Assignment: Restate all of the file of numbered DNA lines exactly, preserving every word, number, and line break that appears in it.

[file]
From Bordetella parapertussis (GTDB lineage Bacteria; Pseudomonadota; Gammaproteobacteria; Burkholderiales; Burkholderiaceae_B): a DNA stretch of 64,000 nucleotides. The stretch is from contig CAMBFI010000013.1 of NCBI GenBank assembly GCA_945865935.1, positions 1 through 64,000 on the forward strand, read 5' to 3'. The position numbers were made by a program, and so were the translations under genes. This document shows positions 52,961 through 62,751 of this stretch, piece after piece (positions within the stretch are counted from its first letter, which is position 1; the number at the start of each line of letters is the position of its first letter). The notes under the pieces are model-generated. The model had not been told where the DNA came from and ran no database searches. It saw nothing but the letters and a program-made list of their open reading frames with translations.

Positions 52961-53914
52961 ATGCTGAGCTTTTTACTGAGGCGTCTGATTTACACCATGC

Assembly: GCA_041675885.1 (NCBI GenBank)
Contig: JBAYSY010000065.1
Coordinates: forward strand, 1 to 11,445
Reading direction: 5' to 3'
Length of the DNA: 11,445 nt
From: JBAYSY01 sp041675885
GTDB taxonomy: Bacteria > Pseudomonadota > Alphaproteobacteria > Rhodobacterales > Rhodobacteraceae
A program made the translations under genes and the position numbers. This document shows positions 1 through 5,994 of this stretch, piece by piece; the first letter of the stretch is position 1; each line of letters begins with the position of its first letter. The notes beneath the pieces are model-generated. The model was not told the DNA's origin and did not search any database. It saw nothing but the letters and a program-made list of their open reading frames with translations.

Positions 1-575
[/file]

From Bordetella parapertussis (GTDB lineage Bacteria; Pseudomonadota; Gammaproteobacteria; Burkholderiales; Burkholderiaceae_B): a DNA stretch of 64,000 nucleotides. The stretch is from contig CAMBFI010000013.1 of NCBI GenBank assembly GCA_945865935.1, positions 1 through 64,000 on the forward strand, read 5' to 3'. The position numbers were made by a program, and so were the translations under genes. This document shows positions 52,961 through 62,751 of this stretch, piece after piece (positions within the stretch are counted from its first letter, which is position 1; the number at the start of each line of letters is the position of its first letter). The notes under the pieces are model-generated. The model had not been told where the DNA came from and ran no database searches. It saw nothing but the letters and a program-made list of their open reading frames with translations.

Positions 52961-53914
52961 ATGCTGAGCTTTTTACTGAGGCGTCTGATTTACACCATGC

Assembly: GCA_041675885.1 (NCBI GenBank)
Contig: JBAYSY010000065.1
Coordinates: forward strand, 1 to 11,445
Reading direction: 5' to 3'
Length of the DNA: 11,445 nt
From: JBAYSY01 sp041675885
GTDB taxonomy: Bacteria > Pseudomonadota > Alphaproteobacteria > Rhodobacterales > Rhodobacteraceae
A program made the translations under genes and the position numbers. This document shows positions 1 through 5,994 of this stretch, piece by piece; the first letter of the stretch is position 1; each line of letters begins with the position of its first letter. The notes beneath the pieces are model-generated. The model was not told the DNA's origin and did not search any database. It saw nothing but the letters and a program-made list of their open reading frames with translations.

Positions 1-575